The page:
Since this is a complicated area of nutrition, it is always advisable to consult a physician or a nutritionist before embarking on any change of diet. I personally think that a careful, balanced approach is necessary. I do still eat meat, fish and dairy, but as I said before, the proportions are different. Prudence usually counsels against extremes; but in embarking on such a dietary journey, we must realize that even doctors may be unheedful of the big picture.

We want to serve God in this life. And we do not want to unnecessarily shorten the time we have to serve him by an unhealthy diet that may lead to illnesses, which may not be God’s will; but may be caused by my lack of prudence that can very easily have been changed—not by medicine or surgery, but by simple choices about what we put into our bodies.

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For the Solemnity of the Assumption

For the Solemnity of the Assumption or the Dormition of Mary as the Eastern churches refer to it.  And it can be appropriate for today.

“My soul proclaims the greatness of the Lord;
my spirit rejoices in God my Savior
for he has looked with favor on his lowly servant.
From this day all generations will call me blessed:
the Almighty has done great things for me
and holy is his Name.
He has mercy on those who fear him
in every generation.
He has shown the strength of his arm,
and has scattered the proud in their conceit.
He has cast down the mighty from their thrones,
and has lifted up the lowly.
He has filled the hungry with good things,
and the rich he has sent away empty.
He has come to the help of his servant Israel
for he has remembered his promise of mercy,
the promise he made to our fathers,
to Abraham and his children forever.”  Luke 1:46-55

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Under Our Noses by Monsignor Ferrarese

Many people are concerned about their health. This is understandable. Who wants to get sick and, even more, who wants to die? So much money is involved in our health-care industry. Medical costs keep going up. Medical breakthroughs keep being discovered. Obesity and Diabetes have become national problems. Dieting is a multi-billion dollar industry. In spite of our material prosperity, we are a very unhealthy nation when compared to other countries. We are beset and stymied by the diseases of affluence: heart disease, cancer etc. Many voices on TV and Radio and the Internet tell us contrary things about food.

I remember in one of Woody Allen’s early movies, he travels into the future and discovers that science has discovered the nutritional benefits of milk shakes and banana splits!

Why is it important to see that what we eat is a spiritual issue? If we begin in the Book of Genesis (not a bad starting point!), we learn that we are made in the image and likeness of God: hence, the great dignity that is the human person. We are sacred since we come from God. Therefore, what we eat to sustain this glory has great importance. If, for instance, we identify the body not with a temple (which is an image that is not too familiar to us) but with a church, than we can more easily recognize that to treat the house of God shabbily; to keep it dirty; to pile stuff into it as to make it a kind of storeroom; to do things in it that are not appropriate (could you imagine how shocking it would be to have a BBQ in Church!) would be a terrible thing. So it is with the treatment of the Church of God that is our body, our selves. It is a very interesting fact that the first sin involved inappropriate eating! Remember the apple?

The need to see eating as a sacred act continues in the Hebrew Scriptures with the many laws regarding what is suitable for a Jew to eat. Everyone knows that there are kosher laws restricting greatly what is to be eaten. Some foods are unclean and avoiding them is a religious act.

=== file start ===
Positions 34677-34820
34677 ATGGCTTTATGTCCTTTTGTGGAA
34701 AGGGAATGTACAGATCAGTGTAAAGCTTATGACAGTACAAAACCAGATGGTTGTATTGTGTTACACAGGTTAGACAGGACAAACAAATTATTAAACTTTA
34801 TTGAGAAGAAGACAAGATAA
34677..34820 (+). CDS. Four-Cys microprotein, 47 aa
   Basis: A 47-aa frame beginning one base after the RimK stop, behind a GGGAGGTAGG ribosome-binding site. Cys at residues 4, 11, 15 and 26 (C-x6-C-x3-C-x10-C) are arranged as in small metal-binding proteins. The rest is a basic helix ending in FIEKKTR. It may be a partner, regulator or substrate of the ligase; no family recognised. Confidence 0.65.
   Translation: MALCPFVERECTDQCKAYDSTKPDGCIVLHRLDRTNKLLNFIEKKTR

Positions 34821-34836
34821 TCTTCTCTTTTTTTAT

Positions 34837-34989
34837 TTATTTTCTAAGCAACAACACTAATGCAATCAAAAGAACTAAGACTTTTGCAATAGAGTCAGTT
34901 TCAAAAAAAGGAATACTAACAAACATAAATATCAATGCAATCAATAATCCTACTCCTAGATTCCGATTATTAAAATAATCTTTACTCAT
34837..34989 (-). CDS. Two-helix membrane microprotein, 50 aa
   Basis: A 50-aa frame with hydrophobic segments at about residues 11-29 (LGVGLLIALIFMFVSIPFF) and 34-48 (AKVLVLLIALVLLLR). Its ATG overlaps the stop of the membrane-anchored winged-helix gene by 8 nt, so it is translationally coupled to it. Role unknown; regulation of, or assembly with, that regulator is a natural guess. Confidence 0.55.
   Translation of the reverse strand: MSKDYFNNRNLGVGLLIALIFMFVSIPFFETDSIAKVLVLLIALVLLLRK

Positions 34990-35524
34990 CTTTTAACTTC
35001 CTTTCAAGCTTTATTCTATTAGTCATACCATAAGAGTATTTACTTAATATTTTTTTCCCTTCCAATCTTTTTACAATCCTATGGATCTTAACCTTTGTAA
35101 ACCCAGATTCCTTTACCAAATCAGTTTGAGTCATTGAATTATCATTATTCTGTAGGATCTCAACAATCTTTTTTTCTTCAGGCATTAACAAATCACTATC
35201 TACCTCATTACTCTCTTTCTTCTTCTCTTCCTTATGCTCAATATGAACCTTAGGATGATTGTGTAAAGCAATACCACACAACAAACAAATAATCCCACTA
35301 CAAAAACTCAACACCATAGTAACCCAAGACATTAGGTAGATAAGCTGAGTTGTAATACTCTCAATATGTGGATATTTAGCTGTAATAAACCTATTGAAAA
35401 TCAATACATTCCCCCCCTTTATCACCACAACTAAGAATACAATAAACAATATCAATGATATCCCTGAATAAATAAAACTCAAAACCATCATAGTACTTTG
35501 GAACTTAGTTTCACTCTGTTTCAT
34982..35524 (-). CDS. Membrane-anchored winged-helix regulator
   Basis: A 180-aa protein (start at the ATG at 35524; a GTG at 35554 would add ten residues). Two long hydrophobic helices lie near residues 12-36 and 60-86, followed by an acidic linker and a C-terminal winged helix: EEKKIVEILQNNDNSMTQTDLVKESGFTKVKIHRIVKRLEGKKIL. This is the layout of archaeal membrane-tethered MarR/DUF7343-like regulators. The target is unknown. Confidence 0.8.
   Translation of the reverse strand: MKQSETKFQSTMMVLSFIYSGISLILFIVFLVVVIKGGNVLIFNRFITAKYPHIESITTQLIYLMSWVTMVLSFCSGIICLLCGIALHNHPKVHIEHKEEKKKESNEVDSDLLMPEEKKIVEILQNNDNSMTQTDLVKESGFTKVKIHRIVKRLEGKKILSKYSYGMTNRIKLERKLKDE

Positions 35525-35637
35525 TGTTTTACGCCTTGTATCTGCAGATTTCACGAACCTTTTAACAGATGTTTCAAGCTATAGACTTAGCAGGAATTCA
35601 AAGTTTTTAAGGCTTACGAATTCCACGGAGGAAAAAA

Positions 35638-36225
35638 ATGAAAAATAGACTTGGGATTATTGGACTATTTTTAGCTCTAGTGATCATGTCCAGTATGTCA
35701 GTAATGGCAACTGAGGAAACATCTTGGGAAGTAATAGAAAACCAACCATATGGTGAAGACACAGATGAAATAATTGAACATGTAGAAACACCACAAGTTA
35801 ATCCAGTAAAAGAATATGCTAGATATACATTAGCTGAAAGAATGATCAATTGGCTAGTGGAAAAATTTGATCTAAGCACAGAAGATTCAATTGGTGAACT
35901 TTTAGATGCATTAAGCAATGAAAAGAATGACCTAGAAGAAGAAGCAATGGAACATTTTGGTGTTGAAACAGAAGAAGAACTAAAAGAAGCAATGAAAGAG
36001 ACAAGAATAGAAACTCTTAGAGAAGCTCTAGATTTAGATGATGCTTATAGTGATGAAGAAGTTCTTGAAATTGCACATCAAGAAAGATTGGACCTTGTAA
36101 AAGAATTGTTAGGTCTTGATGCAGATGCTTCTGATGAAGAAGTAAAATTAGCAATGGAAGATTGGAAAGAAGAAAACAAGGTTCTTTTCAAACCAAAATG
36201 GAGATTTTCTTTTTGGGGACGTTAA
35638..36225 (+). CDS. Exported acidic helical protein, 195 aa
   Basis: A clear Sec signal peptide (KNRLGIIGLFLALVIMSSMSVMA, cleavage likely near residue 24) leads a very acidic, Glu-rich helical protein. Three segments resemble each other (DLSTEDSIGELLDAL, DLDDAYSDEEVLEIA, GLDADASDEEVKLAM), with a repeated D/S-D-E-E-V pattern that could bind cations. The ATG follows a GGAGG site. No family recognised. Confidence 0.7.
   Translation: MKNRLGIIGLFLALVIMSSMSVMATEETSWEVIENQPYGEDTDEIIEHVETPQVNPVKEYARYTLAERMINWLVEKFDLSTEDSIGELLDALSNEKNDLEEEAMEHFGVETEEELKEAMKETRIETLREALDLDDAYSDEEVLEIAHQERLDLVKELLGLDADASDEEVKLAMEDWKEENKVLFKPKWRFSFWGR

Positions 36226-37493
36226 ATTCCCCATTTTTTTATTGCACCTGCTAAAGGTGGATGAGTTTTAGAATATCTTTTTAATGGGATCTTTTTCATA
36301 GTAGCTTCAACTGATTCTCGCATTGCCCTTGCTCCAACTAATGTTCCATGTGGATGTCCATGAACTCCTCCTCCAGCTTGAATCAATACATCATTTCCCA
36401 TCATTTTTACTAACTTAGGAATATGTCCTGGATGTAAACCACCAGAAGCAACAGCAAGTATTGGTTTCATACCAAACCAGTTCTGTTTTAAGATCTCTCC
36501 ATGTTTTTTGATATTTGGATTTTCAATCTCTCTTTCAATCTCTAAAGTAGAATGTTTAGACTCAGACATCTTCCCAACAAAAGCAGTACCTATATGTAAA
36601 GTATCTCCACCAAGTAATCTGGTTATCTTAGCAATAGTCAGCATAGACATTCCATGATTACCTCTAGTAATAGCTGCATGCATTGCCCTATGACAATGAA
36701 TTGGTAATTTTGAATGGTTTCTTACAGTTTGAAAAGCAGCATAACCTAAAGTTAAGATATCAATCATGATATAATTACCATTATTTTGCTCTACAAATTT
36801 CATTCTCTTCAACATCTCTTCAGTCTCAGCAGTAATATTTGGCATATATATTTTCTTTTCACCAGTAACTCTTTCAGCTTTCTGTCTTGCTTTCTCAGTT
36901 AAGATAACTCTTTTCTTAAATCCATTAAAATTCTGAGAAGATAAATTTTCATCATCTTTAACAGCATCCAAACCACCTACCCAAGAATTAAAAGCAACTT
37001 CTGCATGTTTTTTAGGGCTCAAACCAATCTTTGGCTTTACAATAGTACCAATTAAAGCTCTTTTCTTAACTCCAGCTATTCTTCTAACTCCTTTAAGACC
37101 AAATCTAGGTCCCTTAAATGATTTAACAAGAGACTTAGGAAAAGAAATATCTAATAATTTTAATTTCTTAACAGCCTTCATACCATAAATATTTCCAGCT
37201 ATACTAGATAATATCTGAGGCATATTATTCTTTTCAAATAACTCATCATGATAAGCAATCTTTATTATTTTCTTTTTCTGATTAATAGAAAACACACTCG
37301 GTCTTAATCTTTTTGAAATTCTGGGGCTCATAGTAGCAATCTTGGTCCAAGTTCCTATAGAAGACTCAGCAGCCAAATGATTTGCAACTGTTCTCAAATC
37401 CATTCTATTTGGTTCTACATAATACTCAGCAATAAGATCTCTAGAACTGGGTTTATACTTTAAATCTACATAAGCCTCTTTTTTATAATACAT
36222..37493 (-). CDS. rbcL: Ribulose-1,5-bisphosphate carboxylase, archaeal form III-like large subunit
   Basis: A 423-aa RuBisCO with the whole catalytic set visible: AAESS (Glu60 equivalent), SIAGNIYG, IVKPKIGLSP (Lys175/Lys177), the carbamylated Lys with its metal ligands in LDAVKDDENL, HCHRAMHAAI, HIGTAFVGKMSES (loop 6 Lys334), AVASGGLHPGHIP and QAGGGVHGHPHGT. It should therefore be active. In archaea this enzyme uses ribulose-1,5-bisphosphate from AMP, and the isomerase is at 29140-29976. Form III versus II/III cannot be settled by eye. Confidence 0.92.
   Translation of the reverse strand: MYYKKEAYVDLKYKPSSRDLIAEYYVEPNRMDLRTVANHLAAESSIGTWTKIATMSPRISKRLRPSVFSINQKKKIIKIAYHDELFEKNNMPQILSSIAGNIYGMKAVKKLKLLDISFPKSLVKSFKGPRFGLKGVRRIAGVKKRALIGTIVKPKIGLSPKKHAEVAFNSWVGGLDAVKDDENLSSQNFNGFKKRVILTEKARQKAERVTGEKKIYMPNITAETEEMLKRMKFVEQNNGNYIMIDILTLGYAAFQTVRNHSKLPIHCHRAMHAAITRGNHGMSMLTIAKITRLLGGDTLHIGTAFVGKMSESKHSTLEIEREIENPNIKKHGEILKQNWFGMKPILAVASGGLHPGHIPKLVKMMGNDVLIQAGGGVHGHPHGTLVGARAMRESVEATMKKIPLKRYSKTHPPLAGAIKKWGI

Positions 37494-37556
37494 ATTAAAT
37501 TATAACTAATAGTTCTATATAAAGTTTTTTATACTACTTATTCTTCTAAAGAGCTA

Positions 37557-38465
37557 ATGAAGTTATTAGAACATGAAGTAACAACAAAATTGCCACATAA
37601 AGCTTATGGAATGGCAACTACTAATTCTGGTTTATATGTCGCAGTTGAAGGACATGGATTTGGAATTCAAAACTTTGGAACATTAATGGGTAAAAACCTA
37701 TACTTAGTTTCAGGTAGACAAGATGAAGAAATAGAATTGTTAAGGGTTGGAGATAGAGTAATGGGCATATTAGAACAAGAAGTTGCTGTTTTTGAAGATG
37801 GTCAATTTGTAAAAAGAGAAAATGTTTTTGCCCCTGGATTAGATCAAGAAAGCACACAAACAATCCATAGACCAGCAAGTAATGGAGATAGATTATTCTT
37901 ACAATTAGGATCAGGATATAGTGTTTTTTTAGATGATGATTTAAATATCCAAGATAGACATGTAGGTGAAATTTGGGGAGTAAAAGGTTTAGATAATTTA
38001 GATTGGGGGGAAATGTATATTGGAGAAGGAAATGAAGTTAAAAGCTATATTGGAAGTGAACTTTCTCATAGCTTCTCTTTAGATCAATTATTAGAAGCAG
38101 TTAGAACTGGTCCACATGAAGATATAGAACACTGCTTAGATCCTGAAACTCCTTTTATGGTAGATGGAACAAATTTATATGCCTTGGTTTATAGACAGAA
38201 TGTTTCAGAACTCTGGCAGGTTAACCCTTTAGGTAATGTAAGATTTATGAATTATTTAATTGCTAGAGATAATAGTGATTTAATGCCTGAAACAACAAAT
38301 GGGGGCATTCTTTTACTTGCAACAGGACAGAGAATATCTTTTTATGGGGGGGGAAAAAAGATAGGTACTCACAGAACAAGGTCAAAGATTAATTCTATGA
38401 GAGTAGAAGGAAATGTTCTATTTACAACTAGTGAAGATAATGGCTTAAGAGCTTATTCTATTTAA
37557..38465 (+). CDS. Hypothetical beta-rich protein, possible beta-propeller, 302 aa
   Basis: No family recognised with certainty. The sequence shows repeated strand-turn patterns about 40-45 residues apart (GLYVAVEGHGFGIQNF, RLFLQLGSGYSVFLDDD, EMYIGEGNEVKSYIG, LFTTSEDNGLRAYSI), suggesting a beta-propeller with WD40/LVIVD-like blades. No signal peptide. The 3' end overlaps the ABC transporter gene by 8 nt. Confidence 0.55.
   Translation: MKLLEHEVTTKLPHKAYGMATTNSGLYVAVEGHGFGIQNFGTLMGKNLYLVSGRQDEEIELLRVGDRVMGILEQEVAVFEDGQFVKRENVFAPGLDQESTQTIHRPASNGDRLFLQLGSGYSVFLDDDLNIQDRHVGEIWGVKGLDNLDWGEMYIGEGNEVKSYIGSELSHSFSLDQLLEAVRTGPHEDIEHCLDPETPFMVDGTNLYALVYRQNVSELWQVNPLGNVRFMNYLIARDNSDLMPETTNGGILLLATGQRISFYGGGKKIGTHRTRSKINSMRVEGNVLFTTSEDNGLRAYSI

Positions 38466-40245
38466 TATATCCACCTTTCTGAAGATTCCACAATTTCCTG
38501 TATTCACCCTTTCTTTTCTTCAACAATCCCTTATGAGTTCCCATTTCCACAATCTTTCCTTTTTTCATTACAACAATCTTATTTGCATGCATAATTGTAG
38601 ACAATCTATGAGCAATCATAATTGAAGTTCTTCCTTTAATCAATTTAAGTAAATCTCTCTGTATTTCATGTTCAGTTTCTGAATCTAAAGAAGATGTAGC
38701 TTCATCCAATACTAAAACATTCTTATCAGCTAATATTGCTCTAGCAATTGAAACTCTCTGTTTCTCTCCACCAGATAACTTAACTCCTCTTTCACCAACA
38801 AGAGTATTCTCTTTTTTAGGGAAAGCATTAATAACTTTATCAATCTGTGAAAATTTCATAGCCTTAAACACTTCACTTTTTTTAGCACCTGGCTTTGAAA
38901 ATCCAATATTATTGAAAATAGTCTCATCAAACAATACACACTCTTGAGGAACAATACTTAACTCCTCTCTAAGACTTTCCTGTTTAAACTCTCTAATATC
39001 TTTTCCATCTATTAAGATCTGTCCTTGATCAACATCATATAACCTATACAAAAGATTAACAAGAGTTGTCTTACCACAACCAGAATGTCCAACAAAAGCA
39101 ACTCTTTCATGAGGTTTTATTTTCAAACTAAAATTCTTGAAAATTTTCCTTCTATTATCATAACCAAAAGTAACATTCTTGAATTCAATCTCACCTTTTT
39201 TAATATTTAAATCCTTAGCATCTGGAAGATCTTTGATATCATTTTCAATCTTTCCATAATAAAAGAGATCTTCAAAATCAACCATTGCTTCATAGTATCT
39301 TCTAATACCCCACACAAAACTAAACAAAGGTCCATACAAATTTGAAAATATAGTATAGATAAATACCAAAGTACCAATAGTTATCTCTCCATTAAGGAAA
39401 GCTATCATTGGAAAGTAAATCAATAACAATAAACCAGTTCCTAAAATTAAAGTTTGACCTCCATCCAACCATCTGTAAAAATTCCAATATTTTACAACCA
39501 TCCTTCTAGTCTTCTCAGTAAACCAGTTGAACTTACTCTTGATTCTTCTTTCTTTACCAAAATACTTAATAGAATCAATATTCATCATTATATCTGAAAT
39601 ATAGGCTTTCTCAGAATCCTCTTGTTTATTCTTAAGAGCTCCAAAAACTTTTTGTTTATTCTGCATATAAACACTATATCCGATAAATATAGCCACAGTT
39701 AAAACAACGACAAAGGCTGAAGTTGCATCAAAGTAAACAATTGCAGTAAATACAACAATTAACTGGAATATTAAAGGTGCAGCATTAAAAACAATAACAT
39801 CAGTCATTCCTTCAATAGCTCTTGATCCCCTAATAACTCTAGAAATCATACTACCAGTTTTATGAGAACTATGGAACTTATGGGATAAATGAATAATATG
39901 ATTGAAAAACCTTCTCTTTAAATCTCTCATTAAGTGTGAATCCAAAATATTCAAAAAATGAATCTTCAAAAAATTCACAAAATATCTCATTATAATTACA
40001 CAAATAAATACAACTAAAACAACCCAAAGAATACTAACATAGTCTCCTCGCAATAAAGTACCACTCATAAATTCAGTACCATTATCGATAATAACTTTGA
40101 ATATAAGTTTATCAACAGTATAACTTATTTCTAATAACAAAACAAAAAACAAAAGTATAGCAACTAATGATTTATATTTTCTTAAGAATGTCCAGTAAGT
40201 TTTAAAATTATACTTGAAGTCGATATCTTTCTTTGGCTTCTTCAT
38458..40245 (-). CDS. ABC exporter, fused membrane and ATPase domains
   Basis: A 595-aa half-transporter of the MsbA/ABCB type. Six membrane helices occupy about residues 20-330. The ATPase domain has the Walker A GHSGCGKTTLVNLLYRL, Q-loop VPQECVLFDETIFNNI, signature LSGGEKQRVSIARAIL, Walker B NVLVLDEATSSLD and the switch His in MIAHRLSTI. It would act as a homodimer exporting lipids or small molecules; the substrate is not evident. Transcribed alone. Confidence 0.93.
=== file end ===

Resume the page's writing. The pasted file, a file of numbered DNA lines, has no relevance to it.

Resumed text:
Even beyond this, we have the story of the three young men in Babylon who refused to eat unclean foods from the Pagan King’s table. They bribed the guard to feed them only vegetables. When they were presented to the king with the rest of the young men designated for service to the realm, they were the handsomest and the strongest.

At the very center of Jewish observance is the Passover meal, and this was brought over into our own Christian faith in the Mass. The Mass is a commemorative meal: we gather together each day and eat together the Eucharist. So food and eating are interwoven with our faith in very profound and basic ways.

Now science has started to open up to us the destructive aspects of our own Western way of eating. Our abundance is creating a series of diseases of the human person that severely limits our ability to serve God. These so -called ‘diseases of affluence’, such as obesity, diabetes, and cancer, are ripping apart families and causing untold grief and misery. To think that there is a simple way to approach prevention—altering our diets—is to ask why it is not tried. Clearly, a plant-based diet has shown itself to be incredibly effective in preventing many diseases of affluence. But who wants to give up or even limit eating meat and other animal products? Could it be, also, that the powerful industries that provide such an unlimited amount of animal based products, with their hold on governments through lobbying and contributions, do not want us to go in that direction? We all remember the fight the tobacco industry put up to continue to market their products, which had been proven to be disastrous to health?

And do we think that the pharmaceutical industry wants us to be healthier and not need the vast array of medications and devices that is their livelihood?

We have a moral obligation to take care of ourselves so that we can serve God in the brief amount of time that He has apportioned to us here on earth. This means that we must take the ordinary means in preventing diseases that curtail our service to Him.

Learning the laws of eating correctly and heeding them, even in spite of the pressures put upon us socially and politically, is a very important factor in our obedience to the will of God.

That does not mean we must become vegans or even vegetarians, but simply that we must discover and follow the simple laws of nutrition that God wants us to follow so that we can serve Him in this life and be happy with Him forever in the life to come.